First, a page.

Having enjoyed a lot of success transmitting and having produced a usable VFO, I decided it was time to try using the new m0xpd / Kanga ESP8266 – DDS board in a receiving application. I soon discovered just how noisy the ESP8266 is.
Above, you see the new board sitting on top of my old Leslie 825. The Leslie is next to the bench, which is too full of work and other projects to host a little game like this – so the impromptu receiver has spilled out onto the nearest flat surface.
Next to the IoT processor and DDS is an early prototype of the Kanga / m0xpd HF receiver shield (it differs from the production versions sold as kits only in that the SA602 is a lovely old original DIL version, as opposed to the SOIC surface mount versions supplied on the PCBs of the kits).
The receiver shield is actually on top of the transmitter shield used in recent beacon exploits (which includes a buffer for the local oscillator signal for the receiver – an inheritance from the ‘Occam’s Micro’ days – you can ignore that for the purposes of this story).
To the left of the receiver shield is a filter system, originally developed for the “Occam’s Dirk” rig (that recently had a Dutch makeover), which provides switchable input and output filtering for 40 and 20m.
I fired up this little combo, with the ESP8266 – DDS board running the recently reported WiFi controlled VFO system.
The result was a working receiver, with tuning from my iPad, marred by a horrible clicking sound. ‘Marred’ is an understatement. I should say ‘made un-usable’.
Here is a segment of the receiver shield schematic, including one point where I’m going to report a voltage…
I powered up the system with the antenna input connected to a dummy load and recorded the voltages at the point ‘MEASURED HERE‘ in the schematic above (conveniently available on a header at the edge of the receiver shield). Here it is, (with apologies for the nasty oscilloscope screen photo), explaining the horrible clicking sound:
There are short clicks every 100ms, of amplitude reaching at least -300mV. Remembering that there is another active stage (at 0 dB gain) and then the final LM386 stage (at 46 dB gain) after this, you’ll understand that the output is driven to saturation on its power rails every tenth of a second, making the 10Hz clicking, which dominates the output. The miracle is that it is possible to hear activity on the band at all against all this bad behaviour!
First of all, the origin: Remember that the ESP8266 is being asked to establish an access point in order to run my WiFi controlled VFO program. Well, every 100ms, the system comes to the end of its ‘beacon interval’ in servicing that access point and makes some wireless activity (such as broadcasting its SSID). It is that which is causing the noise – but how is it getting into my receiver?
I found (somewhat to my surprise) that the greater part of the noise wasn’t being received via the SA602 (this discovery was made by removing the chip – the reason I was using the early prototype version of the shield with a DIL mixer – and grounding the input to the Op-Amp). Instead, the greater part of the noise is actually generated by the twin Op-Amp package, where it was being directly detected / demodulated to AF. Some little of this ‘detection’ is also happening in the LM386 – but the op-amp seems to be the greater culprit.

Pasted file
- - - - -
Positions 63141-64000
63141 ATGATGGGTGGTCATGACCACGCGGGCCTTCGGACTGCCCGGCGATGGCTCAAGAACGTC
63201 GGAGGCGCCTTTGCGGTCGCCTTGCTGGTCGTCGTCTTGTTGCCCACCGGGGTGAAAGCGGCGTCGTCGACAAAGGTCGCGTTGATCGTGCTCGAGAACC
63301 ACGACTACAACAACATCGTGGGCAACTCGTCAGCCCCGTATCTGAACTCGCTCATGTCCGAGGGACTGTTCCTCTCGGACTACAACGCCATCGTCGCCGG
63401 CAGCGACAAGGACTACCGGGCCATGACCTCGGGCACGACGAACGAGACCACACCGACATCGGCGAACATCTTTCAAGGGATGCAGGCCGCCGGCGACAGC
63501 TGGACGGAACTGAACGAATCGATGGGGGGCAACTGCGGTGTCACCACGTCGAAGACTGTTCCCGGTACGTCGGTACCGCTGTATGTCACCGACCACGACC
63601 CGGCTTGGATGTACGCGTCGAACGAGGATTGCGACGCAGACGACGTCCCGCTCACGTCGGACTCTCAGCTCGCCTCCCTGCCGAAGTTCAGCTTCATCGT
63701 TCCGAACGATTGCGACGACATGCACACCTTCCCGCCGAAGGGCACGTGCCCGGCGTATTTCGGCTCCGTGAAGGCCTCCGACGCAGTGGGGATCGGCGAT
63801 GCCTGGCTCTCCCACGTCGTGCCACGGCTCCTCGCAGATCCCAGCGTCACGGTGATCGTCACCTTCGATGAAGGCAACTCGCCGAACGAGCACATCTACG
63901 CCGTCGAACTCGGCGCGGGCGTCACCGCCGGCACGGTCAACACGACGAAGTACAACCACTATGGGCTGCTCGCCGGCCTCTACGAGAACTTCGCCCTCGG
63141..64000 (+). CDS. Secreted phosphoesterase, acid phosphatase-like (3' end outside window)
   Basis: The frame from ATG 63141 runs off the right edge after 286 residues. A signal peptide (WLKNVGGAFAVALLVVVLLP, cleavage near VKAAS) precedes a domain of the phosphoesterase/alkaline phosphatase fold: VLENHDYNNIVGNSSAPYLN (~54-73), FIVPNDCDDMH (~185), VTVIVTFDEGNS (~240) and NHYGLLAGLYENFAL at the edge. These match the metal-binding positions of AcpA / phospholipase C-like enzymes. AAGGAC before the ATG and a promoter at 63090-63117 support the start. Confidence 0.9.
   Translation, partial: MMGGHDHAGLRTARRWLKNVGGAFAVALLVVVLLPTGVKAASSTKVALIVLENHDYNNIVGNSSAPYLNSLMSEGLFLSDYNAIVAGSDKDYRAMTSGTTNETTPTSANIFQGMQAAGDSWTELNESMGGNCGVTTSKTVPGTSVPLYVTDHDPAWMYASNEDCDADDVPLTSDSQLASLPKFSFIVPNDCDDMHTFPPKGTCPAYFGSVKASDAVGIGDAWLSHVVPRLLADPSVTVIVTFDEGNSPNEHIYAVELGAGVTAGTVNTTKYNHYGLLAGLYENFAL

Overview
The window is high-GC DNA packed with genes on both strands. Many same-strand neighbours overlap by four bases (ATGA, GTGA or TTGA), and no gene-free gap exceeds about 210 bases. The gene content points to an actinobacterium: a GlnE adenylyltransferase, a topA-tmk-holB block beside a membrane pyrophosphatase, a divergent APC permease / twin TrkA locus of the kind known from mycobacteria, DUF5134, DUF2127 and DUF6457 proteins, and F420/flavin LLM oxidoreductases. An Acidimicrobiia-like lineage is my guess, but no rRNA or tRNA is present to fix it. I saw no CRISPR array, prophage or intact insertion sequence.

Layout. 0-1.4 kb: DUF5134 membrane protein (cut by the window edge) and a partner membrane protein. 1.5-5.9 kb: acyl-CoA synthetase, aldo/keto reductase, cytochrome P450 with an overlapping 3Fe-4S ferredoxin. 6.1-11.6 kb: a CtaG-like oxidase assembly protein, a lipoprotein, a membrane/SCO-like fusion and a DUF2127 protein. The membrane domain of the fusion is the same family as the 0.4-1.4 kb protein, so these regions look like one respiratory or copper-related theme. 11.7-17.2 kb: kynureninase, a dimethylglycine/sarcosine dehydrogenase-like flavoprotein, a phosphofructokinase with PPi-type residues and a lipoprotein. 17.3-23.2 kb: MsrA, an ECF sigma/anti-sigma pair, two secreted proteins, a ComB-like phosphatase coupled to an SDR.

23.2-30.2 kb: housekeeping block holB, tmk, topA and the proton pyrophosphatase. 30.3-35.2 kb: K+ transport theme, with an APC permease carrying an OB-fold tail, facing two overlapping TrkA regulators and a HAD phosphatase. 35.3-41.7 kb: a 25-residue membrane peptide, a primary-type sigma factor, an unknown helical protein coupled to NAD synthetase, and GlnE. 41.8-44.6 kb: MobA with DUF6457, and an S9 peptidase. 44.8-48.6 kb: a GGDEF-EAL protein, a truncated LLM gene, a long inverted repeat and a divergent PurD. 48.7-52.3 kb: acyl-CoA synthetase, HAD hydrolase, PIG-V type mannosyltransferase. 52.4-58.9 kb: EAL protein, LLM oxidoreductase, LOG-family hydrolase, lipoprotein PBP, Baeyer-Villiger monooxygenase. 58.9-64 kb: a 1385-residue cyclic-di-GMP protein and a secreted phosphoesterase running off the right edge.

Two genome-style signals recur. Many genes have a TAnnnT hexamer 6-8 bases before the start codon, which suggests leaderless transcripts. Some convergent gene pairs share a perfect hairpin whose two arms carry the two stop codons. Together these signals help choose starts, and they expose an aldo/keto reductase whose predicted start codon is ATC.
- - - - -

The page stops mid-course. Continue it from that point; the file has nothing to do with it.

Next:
The receiver actually seems closer to usable (notice I say ‘closer to usable‘ rather than ‘usable‘) without the op-amp in circuit at all – just taking the output straight from the SA602 to the LM386 (just like the original Sudden). Some part of the clicking which remains is directly demodulated in the audio frequency circuitry (the LM386). In the shield (unlike some implementations of Sudden-inspired DC receivers) this is operated with an unbalanced input. This experience of a very hostile EM environment caused by the ESP8266 might occasion a re-think of the receiver shield design. The remaining part of the clicking appears to enter through the intended (i.e. tuned) RF input…
Either switching the input filter to the other band or (equivalently) switching the VFO to the other band causes a big drop (>20 dB) in the clicking amplitude.
All the above is pretty disappointing; the ESP8266 and a simple receiver are uncomfortable bedfellows. There needs to be some careful layout and some circuit re-design before a WiFi module and a simple DC receiver can sit next to each other easily. This isn’t exactly news (noise problems have been reported before in trying to close-couple an ESP8266 and a 2m transceiver) but it sure puts the brakes on some plans I had for the next few weeks.
Finally, for something really wierd…
I re-programmed the ESP8266 with some code which just set the DDS frequency. No access point, no WiFi activity. Nothing. Just a quick set-up of the DDS on 40m and then just sit there in an endless loop, twiddling its thumbs.
You guessed it – exactly the same 10Hz noise!
The chip is still pumping out noise pollution, even when the code hasn’t asked it to do anything fancy. I don’t know if this is a failing of the IDE (I was using the Arduino IDE, and I don’t know if the compiler doesn’t turn off the WiFi resources if they’ve previously been turned on in an earlier program). I don’t even know if it is POSSIBLE to turn off the WiFi resources (though I believe it is). All I know is that a piece of code written to evoke NO WiFi functionality at all is producing the massive noise fields around the device as are present due (presumably) to WiFi activity. Wierd.
So – I have a working, WiFi tuned HF receiver running. It is just ruined at present by some nasty 10Hz clicking, which makes it just about worthless. I don’t know if it can be fixed.
It has certainly put a dent in my enthusiasm for the ESP8266.
…-.- de m0xpd